If you have ever opened an investment account with an advisor or personal banker, they always ask you about your investment time horizon. It is part of the “know your client” information they are required to collect. But whether you deal with an investment advisor or invest on your own, understanding your time horizon is key to making good investment decisions.

What is your time horizon?

Your investment time horizon is the period of time you expect to hold an investment. Or, put another way, it’s how long you can stay invested before you need the cash. Everyone’s time horizon is different, depending on their investment objectives, available funds, familiarity with investing, career stage, family situation, and a range of other factors.

For example, for day traders, “long term” might be three days; for someone saving for retirement, “long term” might be thirty years. Similarly, “short term” could be anything from a few seconds, to a year or more.

Knowing your time horizon for a particular asset is one of the factors that can help you decide how much investment risk you can tolerate. (Another is how you feel and react when you see sharp swings in the value of your portfolio.)

For instance, if your time horizon is 30 years, you can probably tolerate investing more in the stock market. That’s because stock market volatility – that is, the swings in stock prices over time – tends to be less of an issue the longer the time period. You have more time for your portfolio to recover from fluctuations in the stock market.

On the other hand, if you want to put money aside to buy a car in three months, you probably don’t want to invest those funds in the stock market. This shorter time horizon means there is less time for your investments to recover from a bad spell in the stock market. So, in this case it would be better to stick with a less volatile investment, or just a savings account.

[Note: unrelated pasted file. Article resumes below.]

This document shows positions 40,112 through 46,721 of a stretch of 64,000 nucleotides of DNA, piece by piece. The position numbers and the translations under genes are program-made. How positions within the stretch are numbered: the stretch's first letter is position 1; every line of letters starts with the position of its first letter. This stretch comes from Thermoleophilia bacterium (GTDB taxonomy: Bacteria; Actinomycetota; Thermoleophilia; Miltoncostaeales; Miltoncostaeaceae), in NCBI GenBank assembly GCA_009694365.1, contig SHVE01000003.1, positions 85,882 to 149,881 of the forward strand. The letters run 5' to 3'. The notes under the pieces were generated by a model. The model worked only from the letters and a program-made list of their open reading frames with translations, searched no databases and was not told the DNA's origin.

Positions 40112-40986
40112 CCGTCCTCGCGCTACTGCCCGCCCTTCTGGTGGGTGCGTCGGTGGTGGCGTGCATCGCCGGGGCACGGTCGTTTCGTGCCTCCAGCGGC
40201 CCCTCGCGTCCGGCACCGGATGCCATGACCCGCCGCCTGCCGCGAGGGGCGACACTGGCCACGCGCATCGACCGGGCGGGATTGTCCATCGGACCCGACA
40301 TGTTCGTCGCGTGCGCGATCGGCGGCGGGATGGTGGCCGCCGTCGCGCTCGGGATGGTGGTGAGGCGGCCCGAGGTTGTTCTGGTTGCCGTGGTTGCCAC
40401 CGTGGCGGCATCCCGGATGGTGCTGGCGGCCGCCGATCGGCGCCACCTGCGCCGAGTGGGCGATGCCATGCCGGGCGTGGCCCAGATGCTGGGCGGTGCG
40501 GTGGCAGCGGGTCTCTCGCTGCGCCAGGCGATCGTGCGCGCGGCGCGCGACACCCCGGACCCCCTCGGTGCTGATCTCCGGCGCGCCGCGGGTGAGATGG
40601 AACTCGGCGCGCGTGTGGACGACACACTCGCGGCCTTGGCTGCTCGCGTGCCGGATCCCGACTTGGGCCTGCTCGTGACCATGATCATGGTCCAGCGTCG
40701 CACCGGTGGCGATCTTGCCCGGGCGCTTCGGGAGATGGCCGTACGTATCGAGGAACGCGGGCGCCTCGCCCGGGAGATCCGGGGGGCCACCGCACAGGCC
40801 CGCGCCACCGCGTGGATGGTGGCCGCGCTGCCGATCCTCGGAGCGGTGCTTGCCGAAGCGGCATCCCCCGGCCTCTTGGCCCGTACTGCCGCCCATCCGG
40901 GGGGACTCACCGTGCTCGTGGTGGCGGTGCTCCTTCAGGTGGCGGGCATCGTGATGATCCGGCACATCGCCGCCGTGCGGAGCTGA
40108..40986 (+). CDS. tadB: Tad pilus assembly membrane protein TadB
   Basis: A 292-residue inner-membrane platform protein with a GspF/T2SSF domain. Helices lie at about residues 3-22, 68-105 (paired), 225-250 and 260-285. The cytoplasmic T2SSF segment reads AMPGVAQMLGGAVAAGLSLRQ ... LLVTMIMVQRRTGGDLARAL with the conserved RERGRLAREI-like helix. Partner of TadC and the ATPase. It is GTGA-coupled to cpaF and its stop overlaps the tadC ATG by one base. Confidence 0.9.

Your time horizon is not static

Your time horizon will change over time, too. As you get closer to your investment goal, your time horizon gets shorter and shorter. This shorter time horizon will affect your investment mix.

For instance, if you’re 60 years old, and you plan on retiring at 65, there are only 5 years left until you will need to start generating income from your retirement account. So, your retirement portfolio, or a portion of it, really now only has a 5-year time horizon. This shorter time frame means you might want to have a higher proportion of less-risky assets. This could involve selling some of your riskier investments and buying more conservative, income-generating assets.

But if you’re only 30 years old and are just starting to save for retirement, this long time horizon says you can take on more risk. That means you can own more stocks, if you won’t lose any sleep worrying about stock prices.

You can have more than one-time horizon

You can also have different “buckets” of money that each have their own time horizon. There might be the short-term savings “bucket” that will be used for a trip to the Maldives, or a new car. There might be the medium-term “bucket” if you plan on buying a new house or getting extensive plastic surgery down the road. And you might have a long-term “bucket” for university for the kids or other long-term goals.

Each bucket could then be invested in different ways. The short-term fund would be more conservative – like even just a savings account at the bank (as long as bank fees don’t eat away at your savings). The medium-term money could be invested in a more balanced way, perhaps with some money in stocks, some in bonds, some in cash. And the long-term bucket could be invested more aggressively.

To be a smart investor you have to understand your time horizon. This will help you make more informed investment decisions and will reduce the uncertainty of managing your money.

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Kim is the founder of Stansberry Churchouse Research, a joint venture between two independent financial publishers, Singapore-based Truewealth Publishing, and Hong Kong-based Churchouse Publishing.

Kim has nearly 25 years of experience as a stock analyst, hedge fund manager, political risk consultant, and financial commentator in more than half a dozen emerging and frontier markets.

He’s been quoted in the Economist, The New York Times, the Wall Street Journal, Barron’s, and Bloomberg, and has appeared on Fox Business News, China Central Television, and Bloomberg TV, and has written commentary for the Wall Street Journal, Slate.com, Salon, TheStreet.com, breakingviews.com, and other publications.